September 20, 2013

Syria: A View From Venezuela And The U.S. Left


This is from a statement on Syria that was issued by the Venezuelan revolutionary organization Marea Socialista (“Socialist Tide”) on 8 September 2013. Active since the beginning within the Chavista movement and the Bolivarian process, Marea Socialista is a current organized within the PSUV (United Socialist Party of Venezuela), founded by Hugo Chavez. It advocates deepening the popular process in Venezuela and mobilizes against the bureaucratization of this process.

The erroneous argumentation of comrades who support Bashar al-Assad
For comrades who only see the bloody imperialism of the United States, the world is something simple and predictable and history repeats itself like an endless wheel. They see the international reality as a black and white photograph between on the one hand the intentions, hopes and policies of Obama - or any Yankee president - and the rest of humanity on the other. They do not seem to have learned yet of the death of the USSR and the end of the Cold War, or the restoration of capitalism in Russia and China, or the global crisis that erupted in 2007 and is the most serious crisis of the last hundred years. They close their eyes to a process of regional rebellion that has lasted two and a half years. And when they talk about it, they describe it as a plan meticulously designed by the United States, which they present as omniscient and omnipotent, thus despising the popular revolts.
The arguments of these sectors rely fundamentally on the denial of facts and reality. For them, there is no real civil war in Syria, but they publish in abundance photographs of "rebels killing Syrian soldiers." There was no use of chemical weapons, but at the same time they assert  "only the rebels have used them." They characterize as identical the foreign fundamentalist brigades and forces which oppress and act against the objectives of the revolution, and the rebel Syrian people, thus justifying Assad’s repression against this people.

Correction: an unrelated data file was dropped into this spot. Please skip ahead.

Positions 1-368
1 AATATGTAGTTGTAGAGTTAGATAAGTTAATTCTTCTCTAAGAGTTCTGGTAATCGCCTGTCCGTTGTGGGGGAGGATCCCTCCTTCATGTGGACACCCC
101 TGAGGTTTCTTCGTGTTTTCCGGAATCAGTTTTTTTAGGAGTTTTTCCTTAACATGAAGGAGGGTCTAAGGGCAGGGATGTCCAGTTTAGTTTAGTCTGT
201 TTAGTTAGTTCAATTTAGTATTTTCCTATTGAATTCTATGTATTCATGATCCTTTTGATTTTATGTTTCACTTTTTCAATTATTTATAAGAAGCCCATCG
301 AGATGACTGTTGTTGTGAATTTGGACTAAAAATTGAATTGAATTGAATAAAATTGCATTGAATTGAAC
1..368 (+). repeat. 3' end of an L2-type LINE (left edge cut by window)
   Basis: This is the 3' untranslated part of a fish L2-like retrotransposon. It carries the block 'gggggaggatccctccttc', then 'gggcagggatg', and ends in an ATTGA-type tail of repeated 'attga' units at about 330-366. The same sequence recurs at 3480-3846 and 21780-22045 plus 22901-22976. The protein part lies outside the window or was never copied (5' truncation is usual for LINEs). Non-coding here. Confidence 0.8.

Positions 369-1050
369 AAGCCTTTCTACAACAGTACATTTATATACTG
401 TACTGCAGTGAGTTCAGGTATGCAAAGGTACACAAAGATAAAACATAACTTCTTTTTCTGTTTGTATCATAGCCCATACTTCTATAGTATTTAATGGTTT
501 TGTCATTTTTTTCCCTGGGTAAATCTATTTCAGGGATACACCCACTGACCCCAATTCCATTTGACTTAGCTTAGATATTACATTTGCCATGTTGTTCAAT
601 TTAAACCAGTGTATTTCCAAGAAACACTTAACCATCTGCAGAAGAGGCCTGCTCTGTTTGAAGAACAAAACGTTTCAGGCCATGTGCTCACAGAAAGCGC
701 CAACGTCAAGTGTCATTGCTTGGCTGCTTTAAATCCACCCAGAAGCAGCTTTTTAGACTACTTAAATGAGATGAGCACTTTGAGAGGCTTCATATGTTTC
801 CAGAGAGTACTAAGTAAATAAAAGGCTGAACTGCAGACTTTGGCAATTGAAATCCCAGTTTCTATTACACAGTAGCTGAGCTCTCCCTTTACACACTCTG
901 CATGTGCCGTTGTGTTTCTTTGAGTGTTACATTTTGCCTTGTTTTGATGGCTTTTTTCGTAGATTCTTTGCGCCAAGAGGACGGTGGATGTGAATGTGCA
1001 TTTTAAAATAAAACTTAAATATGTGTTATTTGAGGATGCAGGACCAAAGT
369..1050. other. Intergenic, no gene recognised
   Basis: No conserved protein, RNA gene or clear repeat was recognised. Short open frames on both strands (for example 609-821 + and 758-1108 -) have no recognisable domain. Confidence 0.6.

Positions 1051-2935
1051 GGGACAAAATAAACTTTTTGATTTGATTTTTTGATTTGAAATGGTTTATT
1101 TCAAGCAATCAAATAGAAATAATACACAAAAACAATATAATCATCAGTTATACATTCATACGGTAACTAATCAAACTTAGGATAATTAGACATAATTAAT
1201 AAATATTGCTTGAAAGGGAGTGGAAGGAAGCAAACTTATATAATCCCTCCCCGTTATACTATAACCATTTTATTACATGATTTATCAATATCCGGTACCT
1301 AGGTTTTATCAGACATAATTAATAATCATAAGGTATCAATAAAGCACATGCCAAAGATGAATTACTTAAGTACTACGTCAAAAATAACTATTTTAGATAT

They say that if we do not defend Assad, we are necessarily in the camp of the imperialist intervention. They argue that there is not a massive sector of the Syrian people who reject the regime and as proof of this, they say that Assad is still in power. But they overlook the fact that the regime maintains itself by conducting a massacre against a poorly armed people and by the destruction of much of the country.
They do not speak of the figures advanced by UN bodies such as UNHCR, which estimate the number of victims at more than 100,000 dead , two million refugees and half a million wounded. But they demand that the UN publishes the report of its inspectors on chemical weapons and that it finds a political solution to the conflict. A conflict whose nature, besides, they deny.
And those who have no problem denying the dictatorial nature of the regime of this hereditary republic justify its defense in the name of the "lesser evil."
This superficial and conspiratorial view of history is at the same time intolerant with those who, though in the camp of the opposition to imperialist intervention, think differently and do not accept to defend the Assad clan. And when their arguments fall short, they spend their time discrediting, making groundless accusations against and criminalizing those who have different opinions.
The need to make the voice of the radical Left heard
We do not take it upon ourselves - and we think it would be a mistake and a lack of respect for those who are struggling in the region – to enter into tactical discussions. We believe that we must respect the views of those who, in the ongoing popular processes, defend revolutionary objectives. That is why we call for this statement signed by organizations from different countries in the region, and among them, Syria, to be made known widely.
However, we cannot limit ourselves to expressing our rejection of imperialist intervention and solidarity with the Syrian people in their struggle. There are many of us in the world who have, since the beginning of the Arab Spring, supported unconditionally these revolts. But we have so far done so in isolation from each other, each in our own countries, where we live. For we who struggle against capital, the recovery of the internationalist tradition is a fundamental task in order to confront the new times that are emerging today. A first step in reviving this tradition is the need to create spaces for discussion and for joint action and solidarity that has an international impact.